Upon the foundation the Black Panther Party for Self-Defense in 1965, Huey Newton and Bobby Seale envisioned a society without corruption and oppression that they perceived from police and the government. They outlined their goals and beliefs in their Ten-Point Platform (further detailed on the vision page). However, their methods of working toward this society soon became violent.
The Civil Rights Movement, at the time of the foundation of the party, was being led by Dr. Martin Luther King, Jr. and the black community of Birmingham, Alabama. The vision of these groups was to create change in the United States through peaceful measures. Newton and Seale did not agree with this philosophy. They believed that the use of peaceful measures would only permit police and the American government to continue to oppress and segregate. They viewed the use of violence to be the most effective method of protest and retaliation against what they saw as a corrupted society. Fear, they believed, was the most powerful method of communication for the civil rights cause.
The first and most famous violent act of the Black Panthers was the killing of Officer John Frey on October 28, 1967. Newton was arrested and put on trial for murder, where he pleaded temporary insanity. His arrest sparked a national campaign which came to be known as the "Free Huey" movement. The Free Huey movement involved Americans of all races and ages, but the main demographic was black college students and other young adults. However, many white Americans also joined the movement. While the number of "Honkies for Huey" was small, they contributed to the recognition of the Black Panthers as a legitimate organization.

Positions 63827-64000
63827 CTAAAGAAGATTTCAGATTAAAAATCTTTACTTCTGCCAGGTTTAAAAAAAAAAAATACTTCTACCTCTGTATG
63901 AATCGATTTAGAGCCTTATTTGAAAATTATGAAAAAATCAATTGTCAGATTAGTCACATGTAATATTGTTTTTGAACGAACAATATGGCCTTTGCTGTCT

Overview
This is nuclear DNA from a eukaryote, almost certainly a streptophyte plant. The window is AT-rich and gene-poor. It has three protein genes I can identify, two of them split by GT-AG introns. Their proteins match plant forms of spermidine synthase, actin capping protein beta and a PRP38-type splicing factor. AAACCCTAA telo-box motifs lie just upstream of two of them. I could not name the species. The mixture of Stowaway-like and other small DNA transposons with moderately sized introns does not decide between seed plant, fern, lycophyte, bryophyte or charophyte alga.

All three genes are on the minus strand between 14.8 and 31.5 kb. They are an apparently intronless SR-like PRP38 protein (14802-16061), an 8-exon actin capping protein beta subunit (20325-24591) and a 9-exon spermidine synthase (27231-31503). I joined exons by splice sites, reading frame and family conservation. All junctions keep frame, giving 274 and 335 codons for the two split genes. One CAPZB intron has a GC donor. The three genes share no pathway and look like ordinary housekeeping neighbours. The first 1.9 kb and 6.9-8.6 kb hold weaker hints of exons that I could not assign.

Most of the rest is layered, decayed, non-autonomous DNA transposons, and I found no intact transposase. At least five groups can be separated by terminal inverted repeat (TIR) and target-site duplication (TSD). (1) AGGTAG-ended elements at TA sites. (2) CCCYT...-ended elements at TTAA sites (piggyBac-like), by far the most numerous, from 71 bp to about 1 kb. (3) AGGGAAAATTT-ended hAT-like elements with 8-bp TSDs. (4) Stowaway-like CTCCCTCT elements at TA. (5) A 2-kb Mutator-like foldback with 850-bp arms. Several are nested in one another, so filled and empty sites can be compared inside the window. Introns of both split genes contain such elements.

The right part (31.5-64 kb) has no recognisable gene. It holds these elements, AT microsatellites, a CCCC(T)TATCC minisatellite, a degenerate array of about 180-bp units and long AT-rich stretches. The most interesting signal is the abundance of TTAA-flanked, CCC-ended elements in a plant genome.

While the original vision of the Black Panthers didn't completely include the knowledge of the violent measures the group would take to accomplish their goals, the events of October 1967 definitely led to a series of riots and other violent events over the following fifteen years that contributed to gaining the reputation as the violent group they culminated to be. Not to indicate whether these violent acts were a positive or negative thing, they certainly did contribute to making the Civil Rights Movement the historical phenomenon it is.